In outline, the Amue recommends companies establish a cross-functional steering committee to plan for and project-manage the impact of EMU. It proposes the committee starts collecting information; sets up a project team; identifies areas of impact on the business; defines a changeover strategy, including a calendar; and budgets and implements changes.
If you are operating in a participating country, multi-currency business software will be required sometime from 1 January 1999 to 31 July 2002. So, if your financial software does not support multiple currencies, it will have to be updated or replaced.
Your software should also be capable of producing reports with VAT, general tax returns and possibly other reports in local or Euro currency. And you will need conversion programs to update historical data.
EMU is bound to have an impact on your business. The nature and extent of that impact will depend on where you operate, who your trading partners are, and the geographical spread of your business.
1998 Establishment of ECB and ESCB
Final decision on participating states
1 Jan 1999 Irrevocable fixing of exchange rates
Start of Dual Currency phase
1 Jan 2002 Euro notes and coins circulate
1 July 2002 Withdrawal of local currency
Full Euro implementation
There are a number of likely situations in which your
business could find itself:
If your company is in a country likely to participate in EMU you have the following options:
Convert to Euro between 1 January 1999 and 2002.
l This is probable for many larger companies operating internationally.
l You will require multi-currency software (not just general ledger) conversion tools and new reports. Base currency in financial software will need to be reset to the Euro.
Wait until the ?last minute? and go for a ?big bang? approach.
l Most likely scenario for many companies who will ?wait and see?.
l You may still require multi-currency software to handle invoices and process purchase orders in Euros, as dictated by your trading partners. It is recommended that multi-currency extends to all areas of the software not just general ledger. (Base currency will need to be reset to Euro currency).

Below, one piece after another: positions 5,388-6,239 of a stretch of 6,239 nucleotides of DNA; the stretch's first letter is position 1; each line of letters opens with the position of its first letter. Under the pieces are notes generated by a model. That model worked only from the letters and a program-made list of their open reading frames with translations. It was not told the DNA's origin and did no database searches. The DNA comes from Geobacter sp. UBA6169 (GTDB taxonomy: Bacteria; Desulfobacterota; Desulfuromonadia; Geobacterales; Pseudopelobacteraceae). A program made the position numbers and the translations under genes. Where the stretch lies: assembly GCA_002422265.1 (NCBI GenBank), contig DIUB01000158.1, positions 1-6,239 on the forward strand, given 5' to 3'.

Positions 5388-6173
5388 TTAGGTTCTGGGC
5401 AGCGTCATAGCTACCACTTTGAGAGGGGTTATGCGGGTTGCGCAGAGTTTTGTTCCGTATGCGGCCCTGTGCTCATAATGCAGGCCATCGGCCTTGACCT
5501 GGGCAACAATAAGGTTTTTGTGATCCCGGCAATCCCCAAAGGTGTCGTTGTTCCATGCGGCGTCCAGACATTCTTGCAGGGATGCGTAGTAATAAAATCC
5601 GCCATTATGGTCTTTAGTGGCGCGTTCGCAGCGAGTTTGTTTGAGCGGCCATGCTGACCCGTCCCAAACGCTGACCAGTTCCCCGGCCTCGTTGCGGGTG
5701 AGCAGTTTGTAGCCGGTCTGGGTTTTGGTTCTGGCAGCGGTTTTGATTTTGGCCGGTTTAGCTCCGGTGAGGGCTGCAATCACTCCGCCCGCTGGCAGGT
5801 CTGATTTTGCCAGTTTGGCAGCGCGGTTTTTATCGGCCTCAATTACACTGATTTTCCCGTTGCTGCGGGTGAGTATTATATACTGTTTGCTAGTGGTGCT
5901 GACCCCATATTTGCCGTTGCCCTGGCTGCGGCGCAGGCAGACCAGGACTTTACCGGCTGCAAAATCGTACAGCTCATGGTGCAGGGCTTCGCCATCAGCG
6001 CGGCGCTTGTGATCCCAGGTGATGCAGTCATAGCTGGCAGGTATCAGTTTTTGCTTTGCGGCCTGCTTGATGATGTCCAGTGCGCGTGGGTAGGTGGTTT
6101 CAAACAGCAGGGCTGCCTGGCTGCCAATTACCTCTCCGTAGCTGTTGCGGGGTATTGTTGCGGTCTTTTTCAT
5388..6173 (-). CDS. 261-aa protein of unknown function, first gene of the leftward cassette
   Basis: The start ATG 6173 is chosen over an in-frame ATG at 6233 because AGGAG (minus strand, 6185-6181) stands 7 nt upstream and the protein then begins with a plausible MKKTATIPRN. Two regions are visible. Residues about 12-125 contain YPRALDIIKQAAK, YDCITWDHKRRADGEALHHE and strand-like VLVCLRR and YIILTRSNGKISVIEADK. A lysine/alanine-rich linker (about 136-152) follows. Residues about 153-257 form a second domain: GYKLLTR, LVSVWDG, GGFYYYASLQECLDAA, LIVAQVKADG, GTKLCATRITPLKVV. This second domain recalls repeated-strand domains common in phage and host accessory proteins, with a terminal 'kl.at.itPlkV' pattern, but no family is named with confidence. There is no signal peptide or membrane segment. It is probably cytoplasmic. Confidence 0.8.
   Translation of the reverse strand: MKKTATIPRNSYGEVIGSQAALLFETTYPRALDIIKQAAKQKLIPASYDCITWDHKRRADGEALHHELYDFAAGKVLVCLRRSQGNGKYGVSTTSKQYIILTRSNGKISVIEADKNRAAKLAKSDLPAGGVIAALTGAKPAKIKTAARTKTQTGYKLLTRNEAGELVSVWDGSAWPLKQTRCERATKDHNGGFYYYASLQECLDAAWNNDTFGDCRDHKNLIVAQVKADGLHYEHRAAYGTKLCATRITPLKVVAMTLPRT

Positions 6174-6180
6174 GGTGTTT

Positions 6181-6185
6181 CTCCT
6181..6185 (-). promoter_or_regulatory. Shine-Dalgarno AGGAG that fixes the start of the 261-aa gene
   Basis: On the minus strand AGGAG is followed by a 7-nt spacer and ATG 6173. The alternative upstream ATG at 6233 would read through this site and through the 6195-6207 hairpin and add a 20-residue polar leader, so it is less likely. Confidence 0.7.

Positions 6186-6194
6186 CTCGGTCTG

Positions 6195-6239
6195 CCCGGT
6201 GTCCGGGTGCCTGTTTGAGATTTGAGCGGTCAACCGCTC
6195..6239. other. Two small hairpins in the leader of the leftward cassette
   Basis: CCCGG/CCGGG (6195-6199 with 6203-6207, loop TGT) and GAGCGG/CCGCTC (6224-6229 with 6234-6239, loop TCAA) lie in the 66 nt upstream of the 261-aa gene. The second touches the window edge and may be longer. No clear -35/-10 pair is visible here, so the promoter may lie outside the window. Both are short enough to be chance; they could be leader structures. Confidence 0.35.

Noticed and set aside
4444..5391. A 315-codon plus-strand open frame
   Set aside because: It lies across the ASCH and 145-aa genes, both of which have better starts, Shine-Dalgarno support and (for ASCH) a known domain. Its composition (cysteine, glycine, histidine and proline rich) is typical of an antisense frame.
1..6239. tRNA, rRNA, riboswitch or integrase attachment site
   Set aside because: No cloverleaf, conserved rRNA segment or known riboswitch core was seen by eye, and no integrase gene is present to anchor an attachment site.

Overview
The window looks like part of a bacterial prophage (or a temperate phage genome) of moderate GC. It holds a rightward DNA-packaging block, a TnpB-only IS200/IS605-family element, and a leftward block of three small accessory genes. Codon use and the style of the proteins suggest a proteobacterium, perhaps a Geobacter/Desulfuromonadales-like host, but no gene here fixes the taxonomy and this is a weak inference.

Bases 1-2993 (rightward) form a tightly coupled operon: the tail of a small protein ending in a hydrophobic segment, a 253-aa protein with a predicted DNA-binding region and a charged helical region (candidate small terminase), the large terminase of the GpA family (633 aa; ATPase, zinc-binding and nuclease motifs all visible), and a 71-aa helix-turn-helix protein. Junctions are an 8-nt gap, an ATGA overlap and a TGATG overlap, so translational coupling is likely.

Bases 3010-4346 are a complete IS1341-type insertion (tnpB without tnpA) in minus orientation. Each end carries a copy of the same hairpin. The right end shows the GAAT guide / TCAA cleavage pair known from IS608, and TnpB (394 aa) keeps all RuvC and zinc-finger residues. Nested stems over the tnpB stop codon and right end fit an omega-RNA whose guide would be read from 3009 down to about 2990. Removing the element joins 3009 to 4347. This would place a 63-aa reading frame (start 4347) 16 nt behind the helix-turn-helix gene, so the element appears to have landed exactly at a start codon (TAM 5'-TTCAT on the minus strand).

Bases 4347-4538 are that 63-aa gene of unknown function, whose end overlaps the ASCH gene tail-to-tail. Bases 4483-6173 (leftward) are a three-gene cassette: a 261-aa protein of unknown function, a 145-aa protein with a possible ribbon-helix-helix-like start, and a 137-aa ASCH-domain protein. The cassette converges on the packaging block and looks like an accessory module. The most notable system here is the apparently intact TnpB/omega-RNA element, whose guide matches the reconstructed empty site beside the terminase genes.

If, however, your company is in a country unlikely to participate in EMU (for example, the UK), or in a non-European country (US) and:
You have subsidiaries in an EMU participating country
l Your subsidiary?s systems and processes will be impacted according to one of the above scenarios.
If your business does not trade with EMU countries:
l Your systems may not be affected.
l How your organisation?s business software is affected will depend on when your organisation has to start using the Euro. You should determine when this is likely and how well your software will cope. For example, does your software multi-currency function need to extend beyond the general ledger?
l You should identify links with trading partners and other third-party organisations to understand their readiness for EMU and how this could affect your business.
l If you use ?custom? software you may need to take urgent action. If ?packaged? software, then the responsibility may lie with the supplier.
l If you?re one of the many companies in Europe using non-European software suppliers, find out how prepared for EMU your supplier is.
l Whatever happens to individual European countries in the immediate future, ?conversion to the Euro? is likely to be an ongoing problem for many years, as more countries decide to join the EMU.
Recommended systems checklist
l Does your software support multi-currency?
l Does your software supplier intend to provide you with conversion programs and appropriate facilities so reports can be produced in Euro or local currencies?
l Will your software supplier provide you with tools and general facilities to assist management and accounting functions with the transition to the Euro?
l Is your software also ready for the year 2000 date change?